Not prepared to end the night on such a somber note, Thile asked if anyone was thirsty, before launching into crowd favorite, â€œRye Whiskey.â€ Instead of the curtains shaking, this time it was the floor, as the full crowd stomped their feet in time and sang along about the age old truth that life is simply better with rye whiskey.
Follow Josh KlemonsÂ on twitter @jlemonsk
FollowingÂ a highly-successful first year, The Charm City Folk & Bluegrass Festival returns for its 2nd year with a bigger location and even better line-up than year one.Â After a sold-outÂ inaugural event, the Charm City Folk & Bluegrass Festival has changed locations to the picturesque setting of Druid Hill Park in downtown Baltimore and will take place April 26, 2014.
Keeping alive the long tradition of bluegrass in Baltimore, this year’sÂ line-up is led by thirteen-time Grammy Award winner and dobro innovator Jerry Douglas.Â Joining him will be mandolin prodigy Sierra Hull and bluegrass heavyweight Audie Blaylock & Redline.Â A pair of Punch Brothers will be making their first appearance at the festival with their respective solo bands as banjo virtuoso Noam Pikelny and Friends and guitar maestro Chris Eldgridge with Julian Lange will both play sets.Â Returning from the first year are local legend and front man for The Bridge, Cris Jacobs, who will be assembling an All-Star line-up of pickers for the event. Also making a return appearance will be the raging-good-time of Trace Friends Mucho.Â The line-up will be rounded out with local talent in phenoms Ken & Brad Koldner and Delaware’s Mad Sweet Pangs.Â The festival’s opening slot will be awarded to a Battle of the Bands contest winner which features some of the Mid-Atlantic Regions best up and coming bluegrass talent.Â The contest will be held over the month of January at Union Craft Brewery with the finalsÂ taking place at Baltimore’s famed 8×10 club.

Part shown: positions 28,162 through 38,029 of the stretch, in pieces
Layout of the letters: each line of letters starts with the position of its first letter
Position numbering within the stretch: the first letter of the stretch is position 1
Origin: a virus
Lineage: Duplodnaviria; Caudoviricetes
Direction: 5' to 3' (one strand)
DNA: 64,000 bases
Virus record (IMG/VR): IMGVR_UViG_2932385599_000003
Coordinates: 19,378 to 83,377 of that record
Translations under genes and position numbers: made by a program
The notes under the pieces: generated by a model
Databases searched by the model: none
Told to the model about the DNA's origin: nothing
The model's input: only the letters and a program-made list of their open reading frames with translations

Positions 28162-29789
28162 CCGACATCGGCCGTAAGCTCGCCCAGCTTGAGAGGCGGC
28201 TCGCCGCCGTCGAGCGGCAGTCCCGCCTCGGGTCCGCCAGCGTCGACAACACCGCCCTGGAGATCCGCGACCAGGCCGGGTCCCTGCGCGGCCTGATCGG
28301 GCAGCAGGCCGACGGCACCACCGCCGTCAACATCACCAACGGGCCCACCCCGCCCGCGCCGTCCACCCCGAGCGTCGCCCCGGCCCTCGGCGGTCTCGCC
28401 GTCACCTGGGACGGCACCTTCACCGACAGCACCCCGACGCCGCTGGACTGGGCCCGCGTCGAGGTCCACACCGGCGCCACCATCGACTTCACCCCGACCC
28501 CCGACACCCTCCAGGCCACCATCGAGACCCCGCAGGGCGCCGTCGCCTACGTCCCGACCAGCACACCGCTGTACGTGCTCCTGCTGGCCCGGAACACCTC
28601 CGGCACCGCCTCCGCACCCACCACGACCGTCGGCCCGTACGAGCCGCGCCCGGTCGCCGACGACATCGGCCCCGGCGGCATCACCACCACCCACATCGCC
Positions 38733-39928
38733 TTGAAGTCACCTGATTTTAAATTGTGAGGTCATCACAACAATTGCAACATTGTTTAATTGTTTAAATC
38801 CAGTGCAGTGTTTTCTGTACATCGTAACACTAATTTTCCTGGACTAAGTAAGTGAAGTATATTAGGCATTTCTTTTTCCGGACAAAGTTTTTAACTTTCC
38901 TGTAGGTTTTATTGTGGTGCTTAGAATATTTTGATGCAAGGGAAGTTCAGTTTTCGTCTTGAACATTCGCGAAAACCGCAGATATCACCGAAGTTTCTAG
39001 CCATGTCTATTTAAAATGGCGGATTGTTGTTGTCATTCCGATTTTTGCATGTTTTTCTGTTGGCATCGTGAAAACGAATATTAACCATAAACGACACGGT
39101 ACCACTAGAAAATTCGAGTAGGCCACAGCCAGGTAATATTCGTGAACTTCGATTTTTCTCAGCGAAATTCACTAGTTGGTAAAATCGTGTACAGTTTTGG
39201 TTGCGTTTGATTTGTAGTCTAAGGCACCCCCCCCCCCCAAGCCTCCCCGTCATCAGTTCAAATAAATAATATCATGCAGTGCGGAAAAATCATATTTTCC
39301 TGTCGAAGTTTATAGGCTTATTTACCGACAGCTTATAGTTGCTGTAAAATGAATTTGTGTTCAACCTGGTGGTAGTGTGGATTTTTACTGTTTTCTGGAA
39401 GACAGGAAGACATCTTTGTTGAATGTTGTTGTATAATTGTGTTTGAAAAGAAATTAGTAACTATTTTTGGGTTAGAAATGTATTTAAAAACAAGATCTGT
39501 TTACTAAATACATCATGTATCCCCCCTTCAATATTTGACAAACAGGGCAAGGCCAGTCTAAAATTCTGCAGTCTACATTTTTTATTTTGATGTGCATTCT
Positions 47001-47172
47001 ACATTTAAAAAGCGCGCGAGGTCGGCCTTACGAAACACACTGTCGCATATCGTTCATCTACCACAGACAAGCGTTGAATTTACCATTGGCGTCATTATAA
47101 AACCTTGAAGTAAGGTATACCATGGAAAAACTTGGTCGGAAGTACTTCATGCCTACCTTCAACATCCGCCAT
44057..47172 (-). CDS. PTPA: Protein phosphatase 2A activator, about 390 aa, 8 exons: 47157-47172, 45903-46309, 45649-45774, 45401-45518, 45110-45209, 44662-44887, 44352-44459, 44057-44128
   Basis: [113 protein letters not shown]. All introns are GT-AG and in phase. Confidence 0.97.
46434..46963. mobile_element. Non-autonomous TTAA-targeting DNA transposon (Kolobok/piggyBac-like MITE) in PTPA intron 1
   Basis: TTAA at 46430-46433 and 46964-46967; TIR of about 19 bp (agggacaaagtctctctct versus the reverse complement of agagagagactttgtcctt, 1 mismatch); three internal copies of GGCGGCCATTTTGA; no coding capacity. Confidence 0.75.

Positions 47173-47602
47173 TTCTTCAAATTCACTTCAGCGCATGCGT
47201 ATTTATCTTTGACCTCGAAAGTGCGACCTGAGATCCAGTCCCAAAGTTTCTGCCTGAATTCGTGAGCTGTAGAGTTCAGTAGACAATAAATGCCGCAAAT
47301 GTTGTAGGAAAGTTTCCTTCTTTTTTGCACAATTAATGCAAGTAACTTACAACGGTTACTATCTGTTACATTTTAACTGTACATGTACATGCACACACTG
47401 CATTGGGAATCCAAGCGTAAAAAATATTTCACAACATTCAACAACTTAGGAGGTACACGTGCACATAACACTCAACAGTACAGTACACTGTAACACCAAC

Tickets are on sale now and can be purchased here http://www.missiontix.com/charmcitybluegrass
For more details please visit http://charmcitybluegrass.com/
Check out Honest Tune’s coverage of last year’s stellar event Charm City Folk & Bluegrass Festival and the Killer B’s